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The Cautiously Conservative Cost of Film-Making In the Recession…

When it first became clear that we were in for a long recession, there was a lot of fear about what that would mean for cinema. With less money to go around, and the ever-present fear of financial disappoint, a lot of people speculated that it would lead to a serious downturn in the production and distribution of “indie” movies by the major studios, a concern validated by the closing of various speciality divisions within major studios. While it has undoubtedly gotten significantly harder to produce and sell independent film, one look at last year’s Best Picture nominees suggest that these little gems are doing relatively okay – with films as provocative as Black Swan, as alternative as The Kids Are All Right and as gritty as Winter’s Bone all making the cut. Still, if the indie apocalypse that was foretold hasn’t come to pass, I do have to wonder what the cinematic cost of the current economic climate might be.

Hollywood's taken the occasional slap on the wrist over the past few years...

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Non-Review Review: The Ring

The Ring is actually a surprisingly effective horror when measured on its own terms, as well as being perhaps the most successful American adaptation of a Japanese horror. I would make the case that the film isn’t a patch on the original Ringu, but it’s to director Gore Verbinski’s credit that he attempts to subtly distinguish his film from the one that inspired it, while remaining true to the spirit of that classic cult horror.

Watts going on here?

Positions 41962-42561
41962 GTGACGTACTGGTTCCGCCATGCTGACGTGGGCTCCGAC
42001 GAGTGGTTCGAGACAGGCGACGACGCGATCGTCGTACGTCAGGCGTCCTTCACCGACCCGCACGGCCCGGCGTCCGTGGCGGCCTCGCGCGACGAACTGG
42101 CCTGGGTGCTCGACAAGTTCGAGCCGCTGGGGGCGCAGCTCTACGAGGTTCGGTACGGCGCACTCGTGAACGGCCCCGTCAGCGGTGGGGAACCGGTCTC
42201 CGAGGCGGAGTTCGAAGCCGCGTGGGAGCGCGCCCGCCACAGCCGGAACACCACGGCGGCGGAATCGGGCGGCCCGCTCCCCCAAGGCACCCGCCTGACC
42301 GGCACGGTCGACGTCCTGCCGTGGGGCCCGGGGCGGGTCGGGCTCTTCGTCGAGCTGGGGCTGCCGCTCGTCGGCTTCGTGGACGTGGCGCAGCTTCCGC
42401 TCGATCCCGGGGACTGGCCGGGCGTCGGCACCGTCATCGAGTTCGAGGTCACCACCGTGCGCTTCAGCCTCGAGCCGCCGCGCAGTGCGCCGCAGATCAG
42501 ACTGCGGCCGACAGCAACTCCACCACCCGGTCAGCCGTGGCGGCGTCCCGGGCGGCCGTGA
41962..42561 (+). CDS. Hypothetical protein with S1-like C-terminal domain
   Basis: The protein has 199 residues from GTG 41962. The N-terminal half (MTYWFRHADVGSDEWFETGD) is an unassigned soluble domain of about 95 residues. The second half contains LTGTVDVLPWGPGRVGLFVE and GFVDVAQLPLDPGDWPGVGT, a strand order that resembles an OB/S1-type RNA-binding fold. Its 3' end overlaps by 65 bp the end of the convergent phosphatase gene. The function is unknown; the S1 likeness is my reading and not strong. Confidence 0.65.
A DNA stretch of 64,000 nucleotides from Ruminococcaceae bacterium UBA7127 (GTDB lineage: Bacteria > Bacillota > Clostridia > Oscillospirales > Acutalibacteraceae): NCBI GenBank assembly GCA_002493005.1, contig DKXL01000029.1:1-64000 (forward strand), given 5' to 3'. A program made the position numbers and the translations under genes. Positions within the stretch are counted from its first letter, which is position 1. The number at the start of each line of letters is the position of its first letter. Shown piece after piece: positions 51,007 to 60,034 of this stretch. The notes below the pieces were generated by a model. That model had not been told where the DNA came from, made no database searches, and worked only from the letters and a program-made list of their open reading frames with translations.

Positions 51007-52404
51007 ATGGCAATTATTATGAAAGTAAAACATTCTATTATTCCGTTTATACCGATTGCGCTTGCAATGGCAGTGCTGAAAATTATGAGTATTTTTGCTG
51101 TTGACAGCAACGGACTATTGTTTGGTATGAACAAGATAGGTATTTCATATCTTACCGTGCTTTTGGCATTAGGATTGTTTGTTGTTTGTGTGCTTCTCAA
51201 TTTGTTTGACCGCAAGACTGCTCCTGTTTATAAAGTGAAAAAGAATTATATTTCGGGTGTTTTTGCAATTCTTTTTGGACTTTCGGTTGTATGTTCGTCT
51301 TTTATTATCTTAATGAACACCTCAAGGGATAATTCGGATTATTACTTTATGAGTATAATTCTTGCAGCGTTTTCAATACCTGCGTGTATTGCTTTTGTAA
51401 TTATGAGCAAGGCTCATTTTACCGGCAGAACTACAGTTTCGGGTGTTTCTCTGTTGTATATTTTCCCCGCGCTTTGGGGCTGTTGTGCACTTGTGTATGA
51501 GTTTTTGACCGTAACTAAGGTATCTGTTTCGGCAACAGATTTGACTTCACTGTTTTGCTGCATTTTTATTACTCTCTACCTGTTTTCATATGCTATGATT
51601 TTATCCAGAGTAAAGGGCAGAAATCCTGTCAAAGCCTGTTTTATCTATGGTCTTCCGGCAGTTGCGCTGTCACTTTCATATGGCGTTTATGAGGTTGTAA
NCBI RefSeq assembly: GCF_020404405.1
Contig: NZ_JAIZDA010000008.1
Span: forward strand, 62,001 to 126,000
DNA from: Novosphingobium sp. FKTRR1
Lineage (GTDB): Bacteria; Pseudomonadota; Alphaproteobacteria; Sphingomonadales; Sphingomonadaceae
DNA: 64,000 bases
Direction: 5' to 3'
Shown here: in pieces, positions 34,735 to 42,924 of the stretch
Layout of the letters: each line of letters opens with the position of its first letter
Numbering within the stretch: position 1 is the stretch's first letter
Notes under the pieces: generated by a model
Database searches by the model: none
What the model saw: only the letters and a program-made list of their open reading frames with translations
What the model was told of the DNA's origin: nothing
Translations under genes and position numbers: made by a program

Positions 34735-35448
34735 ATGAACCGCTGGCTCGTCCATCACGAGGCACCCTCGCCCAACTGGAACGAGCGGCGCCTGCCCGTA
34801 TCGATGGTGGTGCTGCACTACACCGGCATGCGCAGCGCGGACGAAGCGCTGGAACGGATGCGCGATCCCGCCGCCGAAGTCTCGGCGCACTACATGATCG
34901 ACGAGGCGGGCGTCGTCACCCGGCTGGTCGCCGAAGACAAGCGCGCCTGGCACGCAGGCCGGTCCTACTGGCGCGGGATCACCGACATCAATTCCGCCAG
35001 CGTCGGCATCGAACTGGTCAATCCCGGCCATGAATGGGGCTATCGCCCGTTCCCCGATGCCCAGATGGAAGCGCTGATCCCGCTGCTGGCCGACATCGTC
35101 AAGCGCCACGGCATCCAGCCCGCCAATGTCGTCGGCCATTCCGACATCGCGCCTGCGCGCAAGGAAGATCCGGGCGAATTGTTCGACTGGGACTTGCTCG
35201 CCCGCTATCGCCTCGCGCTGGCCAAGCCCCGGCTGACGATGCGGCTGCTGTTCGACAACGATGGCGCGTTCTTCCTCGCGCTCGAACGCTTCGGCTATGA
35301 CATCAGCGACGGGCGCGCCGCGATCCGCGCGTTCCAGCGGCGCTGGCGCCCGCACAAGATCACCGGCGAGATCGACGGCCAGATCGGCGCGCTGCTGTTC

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Non-Review Review: Ringu

There are a handful of movies I will forever associate with a particular viewing experience – and some with the first time I had seen a given movie. I remember, for instance, seeing Star Wars: The Empire Strikes Back for the first time with my father in the local cinema during its nineties re-release. When I think of Bram Stoker’s Dracula, I recall the time I had to sit in the hall while the grown-ups watched it. Anytime I see The Shining, I think back to watching it in the wee hours of the morning with gran and granddad. The Japanese cult horror Ringu is something of a similar experience.

All's well that ends well...

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Non-Review Review: Rango

I quite enjoyed Gore Verbinski’s Rango, even though I was never quite sure what to make of it. While it isn’t quite as strong as the typical Pixar fare, the film compares rather well with some of Dreamworks’ better output over the last number of years.

A prickly customer...

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